With his nose to the zeitgeist, the author of Generation X again examines the angst of the white-collar, under set in this entertaining tale of computer techies . They are Microserfs—six code-crunching computer whizzes who spend upward of sixteen hours a day “coding” and eating “flat” foods (food which, like Kraft. Microserfs. Seven Days in the Life of Young Microsoft. Maybe the search for the next great compelling application is really the search for human.

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I have a number of his works on my micfoserfs, including his best known book, Generation X, but Microserfs really caught my eye and was just begging to be read, perhaps because of the LEGO on the cover I was a huge LEGO geek as a child. As I was reading this, 16 years after it came out, I was amazed at how well Coupland captured the 90s and the beginning of the technological age.

Microserfs by Douglas Coupland

In certain parts it was almost as if Coupland had somehow peeked into the future before he wrote Microserfs. This novel has aged very well and I think it really is essential reading for someone looking to understand this part of the 90s.

Microserfs is written as the journal of Dan Microsergs, which he keeps on his PowerBook. The narration reads like what today would be a blog; it switches smoothly between story telling and sidetracked vignettes that expand on the themes of the book. Being set in the early 90s in Silicon Valley, this novel takes place right on the precipice of monumental and world-altering change. Coupland explores this world with such specific detail that you feel like you coulland like you are a part of it.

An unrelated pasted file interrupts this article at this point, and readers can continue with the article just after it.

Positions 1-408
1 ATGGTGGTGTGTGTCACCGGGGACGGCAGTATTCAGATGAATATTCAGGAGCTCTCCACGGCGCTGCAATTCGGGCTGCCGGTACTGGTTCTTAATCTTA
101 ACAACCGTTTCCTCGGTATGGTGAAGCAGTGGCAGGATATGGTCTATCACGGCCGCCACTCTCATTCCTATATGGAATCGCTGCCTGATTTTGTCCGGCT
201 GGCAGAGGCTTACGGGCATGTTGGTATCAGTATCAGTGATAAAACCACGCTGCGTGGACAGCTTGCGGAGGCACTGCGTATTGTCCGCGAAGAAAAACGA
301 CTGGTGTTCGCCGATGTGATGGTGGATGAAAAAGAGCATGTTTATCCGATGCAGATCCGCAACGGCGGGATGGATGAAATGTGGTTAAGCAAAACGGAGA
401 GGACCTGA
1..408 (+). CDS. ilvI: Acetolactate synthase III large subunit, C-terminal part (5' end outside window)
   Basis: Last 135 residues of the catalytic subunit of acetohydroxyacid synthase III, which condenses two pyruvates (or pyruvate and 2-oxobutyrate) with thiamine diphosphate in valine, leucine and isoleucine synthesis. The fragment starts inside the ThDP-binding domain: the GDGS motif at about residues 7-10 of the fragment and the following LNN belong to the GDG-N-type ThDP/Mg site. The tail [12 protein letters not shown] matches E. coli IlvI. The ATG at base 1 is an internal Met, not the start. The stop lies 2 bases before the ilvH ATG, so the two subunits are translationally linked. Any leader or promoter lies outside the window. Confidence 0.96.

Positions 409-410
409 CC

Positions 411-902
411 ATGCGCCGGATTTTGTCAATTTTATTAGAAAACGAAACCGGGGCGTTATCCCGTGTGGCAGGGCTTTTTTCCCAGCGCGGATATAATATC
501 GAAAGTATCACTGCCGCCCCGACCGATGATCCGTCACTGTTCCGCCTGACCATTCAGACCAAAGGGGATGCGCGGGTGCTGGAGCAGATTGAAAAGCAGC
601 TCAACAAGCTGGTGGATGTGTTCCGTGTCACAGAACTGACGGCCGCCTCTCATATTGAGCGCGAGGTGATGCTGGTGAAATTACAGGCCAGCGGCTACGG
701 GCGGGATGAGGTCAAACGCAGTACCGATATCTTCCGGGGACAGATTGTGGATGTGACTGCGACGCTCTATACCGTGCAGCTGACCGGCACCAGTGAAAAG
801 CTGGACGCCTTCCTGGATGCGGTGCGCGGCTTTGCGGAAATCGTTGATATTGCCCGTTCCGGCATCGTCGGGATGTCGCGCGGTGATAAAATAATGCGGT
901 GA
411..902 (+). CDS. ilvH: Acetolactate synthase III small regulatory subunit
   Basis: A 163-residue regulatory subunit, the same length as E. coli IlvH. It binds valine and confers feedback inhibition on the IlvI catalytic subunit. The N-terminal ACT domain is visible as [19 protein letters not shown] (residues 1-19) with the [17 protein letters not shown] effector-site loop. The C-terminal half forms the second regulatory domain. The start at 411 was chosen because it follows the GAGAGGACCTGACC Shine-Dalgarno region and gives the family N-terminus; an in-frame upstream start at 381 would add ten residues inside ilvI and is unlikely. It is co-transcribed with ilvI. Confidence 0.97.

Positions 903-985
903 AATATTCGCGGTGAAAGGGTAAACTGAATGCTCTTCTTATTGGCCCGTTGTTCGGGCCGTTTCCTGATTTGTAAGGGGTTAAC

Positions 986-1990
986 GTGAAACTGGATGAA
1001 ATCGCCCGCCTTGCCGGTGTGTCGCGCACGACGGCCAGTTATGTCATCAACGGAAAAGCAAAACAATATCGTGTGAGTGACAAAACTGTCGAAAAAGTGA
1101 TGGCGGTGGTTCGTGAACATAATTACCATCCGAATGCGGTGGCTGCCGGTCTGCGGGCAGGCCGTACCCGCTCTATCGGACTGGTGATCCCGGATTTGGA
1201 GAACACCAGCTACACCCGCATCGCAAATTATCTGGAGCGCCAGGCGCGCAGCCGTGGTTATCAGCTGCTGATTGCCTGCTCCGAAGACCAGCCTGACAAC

Microserfs by Douglas Coupland

The cast of the story are a group of computer geeks who are all incredibly talented at what they do and I think too smart for their own good. Their conversations range from mundane things like meals purchased late at night at the microwerfs Safeway to complex metaphysical topics like the nature of the human soul.

The dialog is great and all of the characters are well developed. After the first chapter I thought that his might be a novel that is more character driven as opposed to story driven; after about 40 pages though the story really gets rolling and a lot starts to happen, creating the perfect balance of people and action.

Douglas Coupland makes a lot of cuopland in his novel that eventually came to pass, including the proliferation of the personal computer and the web, the dot-com bubble and the collapse of much of the new wealth that was created in the early 90s, and the ad nauseum syndication of The Simpsons. The writing and prose of the book reads very smoothly; the author plays around a lot with the fact that novel is the journal of a super-intelligent computer geek, including a 2 page homage to the Apple computer Lisa completely in binary, use of emoticons, which were still very new inand couplanr use of fonts.

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I think Microserfs is a more relevant book now than when it was originally written.

In it was a humorous examination of current Silicon Valley culture; now, inthis book microerfs a detailed document of the beginning of this new historical epoch which we are living in. You are commenting using your WordPress. You are commenting using your Twitter account. You are commenting using your Facebook account.

Microserfs by Douglas Coupland | The Canadian Book Review

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